Associations of early childhood body mass index trajectories with body composition and cardiometabolic markers at age 10 years: the Ethiopian infant anthropometry and body composition (iABC) birth cohort study

Bikila S Megersa, Gregers S Andersen, Mubarek Abera, Alemseged Abdissa, Beakal Zinab, Rahma Ali, Bitiya Admassu, Elias Kedir, Dorothea Nitsch, Suzanne Filteau, Tsinuel Girma, Daniel Yilma, Jonathan Ck Wells, Henrik Friis, Rasmus Wibaek

Abstract

BACKGROUND: Variability in body mass index (BMI) (kg/m 2) trajectories is associated with body composition and cardiometabolic markers in early childhood, but it is unknown how these associations track to later childhood.

OBJECTIVES: We aimed to assess associations of BMI trajectories from 0 to 5 y with body composition and cardiometabolic markers at 10 y.

METHODS: In the Ethiopian infant anthropometry and body composition (iABC) birth cohort, we previously identified 4 distinct BMI trajectories from 0 to 5 y: stable low BMI (19.2%), normal BMI (48.8%), rapid growth to high BMI (17.9%), and slow growth to high BMI (14.1%). At 10 y, we obtained data from 320 children on anthropometry, body composition, abdominal subcutaneous and visceral fat, and cardiometabolic markers. Associations of BMI trajectories and 10-y outcomes were analyzed using multiple linear regression.

RESULTS: Compared with children with the normal BMI trajectory, those with rapid growth to high BMI had 1.7 cm (95% CI: 0.1, 3.3) larger waist circumference and those with slow growth to high had 0.63 kg/m 2 (95% CI: 0.09, 1.17) greater fat mass index and 0.19 cm (95% CI: 0.02, 0.37) greater abdominal subcutaneous fat, whereas those with stable low BMI had -0.28 kg/m 2 (95% CI: -0.59, 0.03) lower fat-free mass at 10 y. Although the confidence bands were wide and included the null value, children with rapid growth to high BMI trajectory had 48.6% (95% CI: -1.4, 123.8) higher C-peptide concentration and those with slow growth to high BMI had 29.8% (95% CI: -0.8, 69.8) higher insulin and 30.3% (95% CI: -1.1, 71.6) higher homeostasis model assessment of insulin resistance, whereas those with rapid growth to high BMI had -0.23 mmol/L (95% CI: -0.47, 0.02) lower total cholesterol concentration. The trajectories were not associated with abdominal visceral fat, blood pressure, glucose, and other lipids at 10 y.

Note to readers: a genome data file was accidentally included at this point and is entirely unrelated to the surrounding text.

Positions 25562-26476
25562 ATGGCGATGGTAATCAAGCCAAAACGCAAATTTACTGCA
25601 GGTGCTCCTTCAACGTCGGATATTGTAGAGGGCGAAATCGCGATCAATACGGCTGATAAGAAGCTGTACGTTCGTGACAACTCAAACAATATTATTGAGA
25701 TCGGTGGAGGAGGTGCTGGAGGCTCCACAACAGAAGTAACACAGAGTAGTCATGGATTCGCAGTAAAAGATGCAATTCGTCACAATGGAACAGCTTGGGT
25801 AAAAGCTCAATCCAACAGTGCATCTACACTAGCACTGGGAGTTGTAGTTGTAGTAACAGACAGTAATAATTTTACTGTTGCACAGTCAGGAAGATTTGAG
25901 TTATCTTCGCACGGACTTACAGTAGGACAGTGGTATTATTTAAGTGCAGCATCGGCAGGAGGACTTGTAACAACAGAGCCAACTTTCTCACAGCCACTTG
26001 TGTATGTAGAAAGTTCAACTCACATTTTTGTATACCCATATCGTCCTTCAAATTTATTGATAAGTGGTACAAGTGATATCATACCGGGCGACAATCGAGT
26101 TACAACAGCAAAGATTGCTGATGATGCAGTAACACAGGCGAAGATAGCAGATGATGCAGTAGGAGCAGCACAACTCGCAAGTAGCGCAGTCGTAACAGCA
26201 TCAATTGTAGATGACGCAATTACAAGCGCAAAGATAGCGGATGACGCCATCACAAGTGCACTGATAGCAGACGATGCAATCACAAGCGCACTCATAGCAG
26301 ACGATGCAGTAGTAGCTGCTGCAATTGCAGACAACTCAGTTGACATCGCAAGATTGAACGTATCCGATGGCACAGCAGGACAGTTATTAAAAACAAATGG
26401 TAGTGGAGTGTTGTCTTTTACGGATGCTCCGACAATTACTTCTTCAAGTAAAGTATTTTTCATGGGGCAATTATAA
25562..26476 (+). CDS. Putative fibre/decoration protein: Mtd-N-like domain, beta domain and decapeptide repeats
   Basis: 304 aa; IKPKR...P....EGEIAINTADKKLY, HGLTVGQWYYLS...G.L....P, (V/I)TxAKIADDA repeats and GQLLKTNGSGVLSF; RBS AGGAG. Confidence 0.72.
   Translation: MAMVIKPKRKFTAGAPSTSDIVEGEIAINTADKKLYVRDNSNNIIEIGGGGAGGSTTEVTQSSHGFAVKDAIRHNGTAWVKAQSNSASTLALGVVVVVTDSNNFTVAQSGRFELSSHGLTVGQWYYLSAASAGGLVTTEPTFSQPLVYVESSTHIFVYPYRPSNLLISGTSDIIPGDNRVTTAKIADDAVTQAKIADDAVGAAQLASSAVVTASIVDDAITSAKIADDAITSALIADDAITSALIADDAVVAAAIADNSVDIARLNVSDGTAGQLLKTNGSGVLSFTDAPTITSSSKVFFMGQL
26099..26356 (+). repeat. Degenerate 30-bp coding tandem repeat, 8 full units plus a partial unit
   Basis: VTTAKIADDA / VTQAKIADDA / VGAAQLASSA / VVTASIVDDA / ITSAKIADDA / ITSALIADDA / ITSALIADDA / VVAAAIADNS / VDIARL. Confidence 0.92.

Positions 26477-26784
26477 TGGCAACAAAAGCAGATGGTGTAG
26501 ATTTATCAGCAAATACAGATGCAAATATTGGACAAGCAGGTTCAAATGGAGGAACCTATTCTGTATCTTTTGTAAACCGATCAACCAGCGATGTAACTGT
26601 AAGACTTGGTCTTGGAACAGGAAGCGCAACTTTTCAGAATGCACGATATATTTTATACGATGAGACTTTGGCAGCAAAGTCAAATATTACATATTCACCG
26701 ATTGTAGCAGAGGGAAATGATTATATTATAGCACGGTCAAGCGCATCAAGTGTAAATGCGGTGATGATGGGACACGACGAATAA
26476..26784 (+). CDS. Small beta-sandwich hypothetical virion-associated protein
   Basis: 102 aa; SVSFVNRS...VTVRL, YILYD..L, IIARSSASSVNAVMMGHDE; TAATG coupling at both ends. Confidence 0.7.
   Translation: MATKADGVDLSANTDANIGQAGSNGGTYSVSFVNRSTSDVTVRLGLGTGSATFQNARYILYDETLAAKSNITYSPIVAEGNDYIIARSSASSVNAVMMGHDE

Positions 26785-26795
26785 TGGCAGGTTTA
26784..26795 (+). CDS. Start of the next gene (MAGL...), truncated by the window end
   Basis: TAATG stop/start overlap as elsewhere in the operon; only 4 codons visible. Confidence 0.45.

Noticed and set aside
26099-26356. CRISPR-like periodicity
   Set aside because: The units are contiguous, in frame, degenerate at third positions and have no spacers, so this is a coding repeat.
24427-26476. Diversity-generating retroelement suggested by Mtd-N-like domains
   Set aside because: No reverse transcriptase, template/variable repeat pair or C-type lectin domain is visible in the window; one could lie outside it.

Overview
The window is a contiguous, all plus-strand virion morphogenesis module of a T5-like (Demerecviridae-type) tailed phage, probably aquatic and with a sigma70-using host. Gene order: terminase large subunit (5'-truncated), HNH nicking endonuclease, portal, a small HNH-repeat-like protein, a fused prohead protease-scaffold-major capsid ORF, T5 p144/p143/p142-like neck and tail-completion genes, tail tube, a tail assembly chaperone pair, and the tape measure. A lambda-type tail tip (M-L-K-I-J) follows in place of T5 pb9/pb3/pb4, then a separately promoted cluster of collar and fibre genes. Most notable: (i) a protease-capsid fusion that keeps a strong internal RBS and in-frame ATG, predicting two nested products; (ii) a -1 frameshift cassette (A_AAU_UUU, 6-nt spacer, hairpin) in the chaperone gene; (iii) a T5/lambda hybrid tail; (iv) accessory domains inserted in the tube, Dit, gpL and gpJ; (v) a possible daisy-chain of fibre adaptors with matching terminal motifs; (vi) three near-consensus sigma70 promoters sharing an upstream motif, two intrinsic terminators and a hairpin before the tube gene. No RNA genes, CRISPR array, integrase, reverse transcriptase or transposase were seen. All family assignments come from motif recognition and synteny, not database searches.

CONCLUSIONS: Children with rapid and slow growth to high BMI trajectories before 5 y tend to show higher measures of adiposity and higher concentrations of markers related to glucose metabolism at 10 y.

CLINICAL TRIAL REGISTRY: ISRCTN46718296 (https://www.isrctn.com/ISRCTN46718296).

OriginalsprogEngelsk
TidsskriftThe American journal of clinical nutrition
ISSN0002-9165
DOI
StatusE-pub ahead of print - 7 mar. 2024

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